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Sub-m-Orion Project

A Sodium-powered underwater vehicle for inner space.
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There are a number of entries on the HB for various spaceships powered by a daisy chain of explosions - usually nuclear but, sadly, no underwater craft. Therefore, I am putting forward a suggestion of building a torpedo shape craft with a rocket nozzle or combustion chamber at the rear into which small pellets of sodium are injected.

Sodium, which reacts very enthusiastically with water, is not a pollutant once it is mixed back with seawater so would there would be no hydrocarbon byproducts or leakage. I'm not sure of the energy density of Na compared to petroleum products or batteries but suspect it would be good enough. This device would be noisy, inefficient and quite dangerous but could be marginally viable which has always been good enough for me. I find that low standards make life easier anyway.

"Create sodium pellets and pour water over them."

AusCan531, May 10 2012

Kursk submarine explosion http://en.wikipedia...ine_Kursk_explosion
Not good [8th of 7, May 10 2012]

VA-111 Shkval http://en.wikipedia.../wiki/VA-111_Shkval
interesting ... [8th of 7, May 10 2012]

Supercavitation http://en.wikipedia...iki/Supercavitating
Also interesting. [8th of 7, May 10 2012]

Reactions of sodium and Potassium with Water http://www.youtube....watch?v=l9z5-mJ8NZk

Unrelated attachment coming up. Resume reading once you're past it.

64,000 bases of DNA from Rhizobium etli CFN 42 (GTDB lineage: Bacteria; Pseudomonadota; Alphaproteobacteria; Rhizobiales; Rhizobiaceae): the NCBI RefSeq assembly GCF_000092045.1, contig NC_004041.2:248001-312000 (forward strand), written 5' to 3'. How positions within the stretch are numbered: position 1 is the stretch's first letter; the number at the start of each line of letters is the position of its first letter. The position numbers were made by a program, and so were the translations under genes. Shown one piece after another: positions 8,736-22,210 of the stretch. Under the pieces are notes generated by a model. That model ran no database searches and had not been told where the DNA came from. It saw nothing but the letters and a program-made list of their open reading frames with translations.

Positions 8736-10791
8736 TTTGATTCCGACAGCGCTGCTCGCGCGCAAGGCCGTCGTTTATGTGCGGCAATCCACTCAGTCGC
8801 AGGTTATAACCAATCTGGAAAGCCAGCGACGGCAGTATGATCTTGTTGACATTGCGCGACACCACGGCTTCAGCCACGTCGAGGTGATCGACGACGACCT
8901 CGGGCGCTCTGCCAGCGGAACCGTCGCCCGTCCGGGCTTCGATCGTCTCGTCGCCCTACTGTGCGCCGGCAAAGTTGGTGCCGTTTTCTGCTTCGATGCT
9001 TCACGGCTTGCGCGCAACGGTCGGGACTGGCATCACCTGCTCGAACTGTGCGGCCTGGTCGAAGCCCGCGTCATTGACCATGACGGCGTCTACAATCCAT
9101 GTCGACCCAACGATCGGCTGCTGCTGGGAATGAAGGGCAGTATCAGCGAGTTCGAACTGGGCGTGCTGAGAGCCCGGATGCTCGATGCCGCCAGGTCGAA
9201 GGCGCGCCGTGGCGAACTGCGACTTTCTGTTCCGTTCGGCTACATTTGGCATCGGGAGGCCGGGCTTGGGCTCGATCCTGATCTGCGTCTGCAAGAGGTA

Maxwell Buchanan is correct of course about K being more reactive the Na [AusCan531, May 11 2012]

Verrry interesting report on dropping alkali metals into water http://www.theodore...aliBangs/index.html
(And the resultant bangs) [AusCan531, May 11 2012]

[link]






       I think you will find that when sodium reacts with water, the main result is sodium hydroxide (lye). Yes, it dissolves in seawater nicely. But it likely still counts as a pollutant.
Vernon, May 10 2012
  

       Is the reaction violent enough? I suppose it might be of the sodium were finely divided, but I'd recommend potassium instead.
MaxwellBuchanan, May 10 2012
  

       Instead of pellets, the machine could extrude a solid rod of sodium from its rear end.
pocmloc, May 10 2012
  

       has anyone ever attempted to superheat the water at the front of the submarine?
theircompetitor, May 10 2012
  

       I recall a vogue for francium on the HB some years ago.
bungston, May 10 2012
  

       // has anyone ever attempted to superheat the water at the front of the submarine? //   

       "Kursk" ...   

       <links>
8th of 7, May 10 2012
  

       Those links are indeed interesting [8th]. The claimed speeds for underwater objects are astonishing. P'raps I should amend my Sub-m-Orion design to be propelled by a combustion chamber at the rear, as initially postulated, but additionally have a small amount of the sodium (or potassium) extruded out the front to create the super cavitation effect.   

       I don't think it would exactly have a 'silent running' mode but it might go like the clappers.   

       In reply to [theircompetitor], most of the effort has heretofore been spent on trying to superheat the water in front of, and generally all around, the other guy's submarine.